As a father of five (5), I understand that living with teenagers can be one of the most exciting periods in a parent’s life. It is exciting to watch our children grow into young adults with different/separate views, hopes and ambitions from ours. I personally find it fascinating and interesting when I meet their friends, observe and get challenged by their ideas and thought process. Their vitality and energy is infectious and many parents enjoy the stimulation of living with teenagers. We sometimes (although with a level of difficultly), accept the moods swings and angry outbursts as part of the whole mixed ‘growing up’ package and more often than not, forget that we have lived through it ourselves.
Balancing the need to be able to support our children constructively and imaginatively, without being sucked into their problems is a challenge. However, for many parents it’s a much rougher ride when our young adults make us feel that we’ve ‘got it all wrong’, and don’t understand…….it can be hurtful and undermining. The most conscientious of parents can lose sight of the good feelings they once had about themselves as parents as some parents get so frightened and overwhelmed by the difficulties of adolescence that they miss out on the good times.
Does your young adult seem completely unmotivated? For parents of young adults, the refrains of, “Whatever,” and “I don’t care,” can become all too familiar. Some of the issues we as parents face include:
- Lack of direction and self-positioning
- Confusion – what do I want to do with my life?; what next steps should I take?
- Lack of motivation
- Reliance on the virtual world ‘Video gaming etc’
- Falling behind at school
- Learning challenges
- Lack of concentration and procrastination
- Substance abuse
- Anger issues
- Sloth and self-entitlement
- Sleeping problems
- Low self-esteem
Although good parenting is central and key to a young adult feeling connected and safe, let’s not make this just about the parents! This is certainly a mistake I have made as a parent! While today’s teenagers and young adults are more scheduled and pressured than ever, they are also coming of age in a world where setting aside time to teach and foster healthy human connections, creativity and self-knowledge is low on the priority list.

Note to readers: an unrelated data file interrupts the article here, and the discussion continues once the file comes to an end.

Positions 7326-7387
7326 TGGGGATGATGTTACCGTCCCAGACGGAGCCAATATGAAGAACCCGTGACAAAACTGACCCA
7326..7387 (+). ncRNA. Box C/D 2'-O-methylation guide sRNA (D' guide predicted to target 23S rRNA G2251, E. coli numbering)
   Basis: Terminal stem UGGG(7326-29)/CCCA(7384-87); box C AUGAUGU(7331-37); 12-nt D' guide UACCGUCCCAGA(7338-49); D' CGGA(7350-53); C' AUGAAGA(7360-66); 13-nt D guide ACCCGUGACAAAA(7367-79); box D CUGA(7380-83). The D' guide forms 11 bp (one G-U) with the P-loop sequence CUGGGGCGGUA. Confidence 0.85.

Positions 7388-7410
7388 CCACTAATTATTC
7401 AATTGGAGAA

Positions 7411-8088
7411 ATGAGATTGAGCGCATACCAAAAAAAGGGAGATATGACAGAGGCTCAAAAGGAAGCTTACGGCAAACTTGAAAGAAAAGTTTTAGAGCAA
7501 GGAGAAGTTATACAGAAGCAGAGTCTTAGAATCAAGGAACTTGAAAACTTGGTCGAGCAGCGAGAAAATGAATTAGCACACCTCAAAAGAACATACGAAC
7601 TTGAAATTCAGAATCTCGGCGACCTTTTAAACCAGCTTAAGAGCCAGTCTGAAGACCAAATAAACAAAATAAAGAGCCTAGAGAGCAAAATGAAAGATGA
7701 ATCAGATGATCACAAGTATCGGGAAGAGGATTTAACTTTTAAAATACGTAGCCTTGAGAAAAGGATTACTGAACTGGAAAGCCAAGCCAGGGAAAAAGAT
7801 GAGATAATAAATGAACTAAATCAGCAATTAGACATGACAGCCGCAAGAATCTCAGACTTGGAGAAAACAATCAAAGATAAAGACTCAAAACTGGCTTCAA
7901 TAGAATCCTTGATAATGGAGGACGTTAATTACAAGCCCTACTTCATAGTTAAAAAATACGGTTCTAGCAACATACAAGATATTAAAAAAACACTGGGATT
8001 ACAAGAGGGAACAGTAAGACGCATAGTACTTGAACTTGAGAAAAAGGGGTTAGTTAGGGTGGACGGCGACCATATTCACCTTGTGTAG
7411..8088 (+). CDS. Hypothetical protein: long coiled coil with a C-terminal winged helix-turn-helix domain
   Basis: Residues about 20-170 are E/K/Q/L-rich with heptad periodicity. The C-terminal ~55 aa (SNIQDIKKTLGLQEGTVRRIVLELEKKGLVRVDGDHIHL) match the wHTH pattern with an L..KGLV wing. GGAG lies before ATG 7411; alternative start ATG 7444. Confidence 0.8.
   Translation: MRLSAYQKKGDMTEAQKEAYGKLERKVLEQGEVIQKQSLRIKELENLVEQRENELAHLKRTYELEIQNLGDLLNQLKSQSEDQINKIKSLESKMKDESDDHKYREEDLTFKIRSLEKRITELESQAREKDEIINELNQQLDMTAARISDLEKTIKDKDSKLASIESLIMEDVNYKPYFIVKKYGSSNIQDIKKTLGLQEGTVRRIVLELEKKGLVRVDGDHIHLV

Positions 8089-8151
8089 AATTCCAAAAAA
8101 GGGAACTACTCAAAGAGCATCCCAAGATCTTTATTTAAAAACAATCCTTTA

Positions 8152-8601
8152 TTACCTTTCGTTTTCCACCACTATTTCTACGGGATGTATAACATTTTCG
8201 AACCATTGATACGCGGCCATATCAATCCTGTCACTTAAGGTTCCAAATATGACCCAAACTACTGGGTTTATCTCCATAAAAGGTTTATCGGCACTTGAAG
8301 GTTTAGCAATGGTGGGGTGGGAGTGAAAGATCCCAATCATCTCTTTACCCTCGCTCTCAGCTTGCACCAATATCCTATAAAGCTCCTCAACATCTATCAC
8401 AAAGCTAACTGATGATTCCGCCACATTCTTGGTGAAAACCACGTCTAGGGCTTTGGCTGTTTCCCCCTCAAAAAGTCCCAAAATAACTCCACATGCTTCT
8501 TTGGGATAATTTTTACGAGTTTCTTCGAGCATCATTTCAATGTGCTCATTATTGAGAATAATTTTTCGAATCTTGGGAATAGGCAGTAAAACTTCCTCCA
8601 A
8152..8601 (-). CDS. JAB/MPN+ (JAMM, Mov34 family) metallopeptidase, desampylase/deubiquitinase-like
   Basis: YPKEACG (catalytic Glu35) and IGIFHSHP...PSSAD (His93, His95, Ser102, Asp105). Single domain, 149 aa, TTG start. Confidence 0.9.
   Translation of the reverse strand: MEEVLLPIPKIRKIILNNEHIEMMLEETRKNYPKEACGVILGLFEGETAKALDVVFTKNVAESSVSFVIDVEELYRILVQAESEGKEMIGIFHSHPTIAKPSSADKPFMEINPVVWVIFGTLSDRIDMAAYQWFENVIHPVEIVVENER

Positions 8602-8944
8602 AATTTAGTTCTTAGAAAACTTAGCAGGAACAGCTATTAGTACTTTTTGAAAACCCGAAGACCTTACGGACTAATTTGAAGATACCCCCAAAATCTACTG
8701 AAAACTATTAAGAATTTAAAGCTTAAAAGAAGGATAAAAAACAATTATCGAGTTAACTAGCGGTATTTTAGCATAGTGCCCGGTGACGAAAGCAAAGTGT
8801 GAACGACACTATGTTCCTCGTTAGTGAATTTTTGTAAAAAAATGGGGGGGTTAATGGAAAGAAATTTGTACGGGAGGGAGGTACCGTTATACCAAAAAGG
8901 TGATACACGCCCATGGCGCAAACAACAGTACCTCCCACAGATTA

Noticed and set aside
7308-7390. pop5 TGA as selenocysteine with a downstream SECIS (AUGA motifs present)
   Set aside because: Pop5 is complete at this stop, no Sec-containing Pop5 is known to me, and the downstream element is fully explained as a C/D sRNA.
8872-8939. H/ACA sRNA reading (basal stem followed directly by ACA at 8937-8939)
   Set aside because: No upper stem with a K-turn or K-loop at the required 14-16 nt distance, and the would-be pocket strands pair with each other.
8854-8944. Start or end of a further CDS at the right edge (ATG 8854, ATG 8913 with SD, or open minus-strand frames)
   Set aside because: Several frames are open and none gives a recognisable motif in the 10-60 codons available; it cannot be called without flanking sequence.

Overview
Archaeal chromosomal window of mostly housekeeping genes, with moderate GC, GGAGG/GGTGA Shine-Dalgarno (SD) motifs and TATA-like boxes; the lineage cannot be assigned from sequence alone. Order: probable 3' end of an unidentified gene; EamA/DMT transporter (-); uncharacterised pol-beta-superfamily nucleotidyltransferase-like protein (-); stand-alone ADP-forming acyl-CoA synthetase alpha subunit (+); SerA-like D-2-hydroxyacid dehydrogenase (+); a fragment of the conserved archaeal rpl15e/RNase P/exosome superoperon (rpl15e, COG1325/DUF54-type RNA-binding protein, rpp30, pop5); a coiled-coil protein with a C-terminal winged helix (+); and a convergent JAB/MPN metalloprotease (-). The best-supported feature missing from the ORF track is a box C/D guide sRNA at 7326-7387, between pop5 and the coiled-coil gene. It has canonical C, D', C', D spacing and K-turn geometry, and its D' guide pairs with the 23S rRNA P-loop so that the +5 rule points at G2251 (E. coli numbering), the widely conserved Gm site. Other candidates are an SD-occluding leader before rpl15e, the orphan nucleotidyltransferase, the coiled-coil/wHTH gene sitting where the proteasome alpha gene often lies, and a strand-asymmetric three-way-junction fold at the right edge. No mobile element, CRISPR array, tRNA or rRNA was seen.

I sometimes wish someone had sat me down and helped me through challenging teenage times. Seeking answers to questions such as:
- ‘What do I want to do with my life?’
- How do I stand out or even just position myself?
- How do I navigate through the education system to understand what works for me
- How do I fit in?
It’s not about giving them the answers but more about helping them discover the answers. Coaching is not meant to be an alternative to parenting; Young adults are developmentally wired to pull away from their parents and it is healthy for them to do so. Where, then, can they go to learn strategies that work for them if they are not talking to their parents? Finding themselves when it’s time to make the transition from secondary school; introduction into the work environment, starting and maintaining relationships – these are all milestones and activities to juggle without a real understanding of how to self-regulate, plan or problem-solve. Coaching provides an opportunity to rebuild this resilience — or grow it from scratch if needed.
Whether a teen / young adult is gifted, an underachiever or someone who is learning challenged, filled with anxiety or anger or just simply trying to find their way, we can help. If they lack motivation, or are simply stuck in a pattern that does not lead to success, we can help. Then there is the question of the young adult who does well at school but are in danger of ending up in a job that does not match their potential upon leaving school or graduating from University.
It is important to empower young adults to:
- Find their personal power,
- gain the confidence to grow on a day-to-day basis,
- learn to achieve their greatest successes by thinking outside of the box and
- reduce anxiety that can sometimes lead to addiction in teenagers and/or depression in young adults.